For those of you following my posts on Facebook, this won’t be news. Yesterday I posted that I was done with REI. Purchased over $500 of of stuff there on Monday. On Tuesday got a 20% off coupon in the mail for one regularly priced item (I purchased a down jacket for $219 that will be fantastic for the cold mornings and evenings in the Northern states on the AT. The credit would have amounted to $43.80). Had no idea this was coming and the sales guy never mentioned it to us. I further find out I have a $21 dividend credit that the sales guys never mentioned or applied on Monday.
So yesterday I did three things. First, I did the live chat thing and asked them to apply the 20% coupon and she said she could not. So then I called and talked to someone who then talked to their supervisor and the answer was still no. At that point I asked the person on the phone to cancel an order I had just placed online for a Delorme Inreach SE Satellite Communicator ($220). As an aside, the Delorme will give my wife and Mom peace of mind and will allow me to post real time my progress on the trail so you can follow along. Anyway, I would have thought at that point they would have realized they had seriously irritated me, but nope. She just canceled the order and I ordered off of Amazon for the same price. Finally, I sent a rather stern email informing them that they lost a long time customer, one who has not taken advantage of their return policy (only returned one item in all the time I can remember), and the utter ridiculousness of making me spend 2 hours driving to Brookfield and back to have the coupon applied. Well, they apologized, are sending me my $21 dividend credit in check form and sent me a $45 gift card. So this brings up a question…..
</rant on> Why? Why on earth does it have to get to the point of irritating me so that I never want to step foot in your store again? This simply reminds me of the stuff pulled by Directv and others. When you call to cancel service, all of a sudden they have a deal for you. Wait a darned minute here. You mean I have been a steady customer for the last ten years, paid my bills timely and now all of a sudden you have a deal for me? So basically you have been screwing me for ten years. Overcharging me. Why don’t corporations treat their current customers like someone they would like to keep? I just don’t get it and it is part of the problem out there. For all of the great things about free markets, I really wonder sometimes if these big multi-state corporations in the end are really worth it for society. The short sighted goal of cash immediately has driven a lot of very very bad policy decisions for society. </rant off>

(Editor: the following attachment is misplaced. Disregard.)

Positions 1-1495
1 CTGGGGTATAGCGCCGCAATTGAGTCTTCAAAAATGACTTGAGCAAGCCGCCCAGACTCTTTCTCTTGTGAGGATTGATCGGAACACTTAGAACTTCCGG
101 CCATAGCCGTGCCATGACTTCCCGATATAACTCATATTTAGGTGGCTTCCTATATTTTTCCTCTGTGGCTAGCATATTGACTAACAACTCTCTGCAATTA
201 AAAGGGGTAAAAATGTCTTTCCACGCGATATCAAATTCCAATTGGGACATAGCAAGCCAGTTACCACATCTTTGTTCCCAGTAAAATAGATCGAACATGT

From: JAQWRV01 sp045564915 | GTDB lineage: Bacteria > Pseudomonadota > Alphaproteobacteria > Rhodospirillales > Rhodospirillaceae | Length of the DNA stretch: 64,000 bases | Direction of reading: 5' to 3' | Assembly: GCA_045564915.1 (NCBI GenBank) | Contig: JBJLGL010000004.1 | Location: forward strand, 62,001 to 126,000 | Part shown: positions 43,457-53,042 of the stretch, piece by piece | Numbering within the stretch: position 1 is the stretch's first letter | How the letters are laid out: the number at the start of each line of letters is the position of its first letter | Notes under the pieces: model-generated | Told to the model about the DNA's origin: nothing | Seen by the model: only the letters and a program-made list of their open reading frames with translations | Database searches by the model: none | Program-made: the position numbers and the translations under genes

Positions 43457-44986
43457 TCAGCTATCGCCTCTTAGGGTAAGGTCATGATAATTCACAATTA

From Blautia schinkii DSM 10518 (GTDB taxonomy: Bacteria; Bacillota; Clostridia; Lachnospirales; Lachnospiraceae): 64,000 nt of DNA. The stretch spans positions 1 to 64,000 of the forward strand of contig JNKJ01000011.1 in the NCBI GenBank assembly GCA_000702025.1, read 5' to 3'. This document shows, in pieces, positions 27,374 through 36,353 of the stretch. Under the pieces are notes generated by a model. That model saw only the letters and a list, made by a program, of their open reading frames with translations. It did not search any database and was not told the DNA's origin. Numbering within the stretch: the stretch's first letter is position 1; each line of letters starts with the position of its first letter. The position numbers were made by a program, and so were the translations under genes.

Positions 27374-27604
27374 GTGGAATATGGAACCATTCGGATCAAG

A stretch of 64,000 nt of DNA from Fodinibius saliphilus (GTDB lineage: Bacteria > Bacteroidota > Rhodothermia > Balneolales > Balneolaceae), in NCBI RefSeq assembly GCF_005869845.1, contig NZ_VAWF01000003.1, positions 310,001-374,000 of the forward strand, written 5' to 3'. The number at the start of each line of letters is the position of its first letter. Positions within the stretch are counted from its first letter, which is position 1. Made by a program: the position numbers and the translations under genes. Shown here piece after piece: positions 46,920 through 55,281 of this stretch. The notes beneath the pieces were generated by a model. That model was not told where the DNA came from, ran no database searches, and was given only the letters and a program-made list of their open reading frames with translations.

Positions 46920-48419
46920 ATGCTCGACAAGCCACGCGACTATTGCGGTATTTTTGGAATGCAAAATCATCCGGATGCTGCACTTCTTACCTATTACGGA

Anyway, other things I have done this week is order a couple of different types of protein powders (meal replacements). This is the one I am most interested in:
It has protein, vitamins, greens, minerals, fiber, omega 3 and probiotics. Sounds too good to be true. Probably unable to choke it down. Well, we shall see. I ordered up a few different flavors in their sample packs. If this is a go, then I’ll probably start each day with one packet of this stuff. Beats dehydrating and mixing my own and it has a better nutritional profile. Yup, costs more.
Finally, last night I tried something new. I am a regular reader of Andrew Skurka’s website and he recently posted a cookie dough snack recipe that I had to try:
It has oats and cashews and CHOCOLATE! Good stuff. And the recipe is good. I like them. However, they are really sticky. I don’t know if it was the brand of maple syrup, or too much maple syrup, but going to have to work on that a little. If I can shape them up and make them less sticky and figure out how to package them so Leslie can include them in my resupply boxes I will make a ton of these. They are that good. If I have to, I’ll try a different binder, perhaps rice syrup or honey.
Anyway, that’s all I have for this morning. Time to pulverize some tomato sauce leather, dehydrate some cooked wild rice and get ready to hit the trail.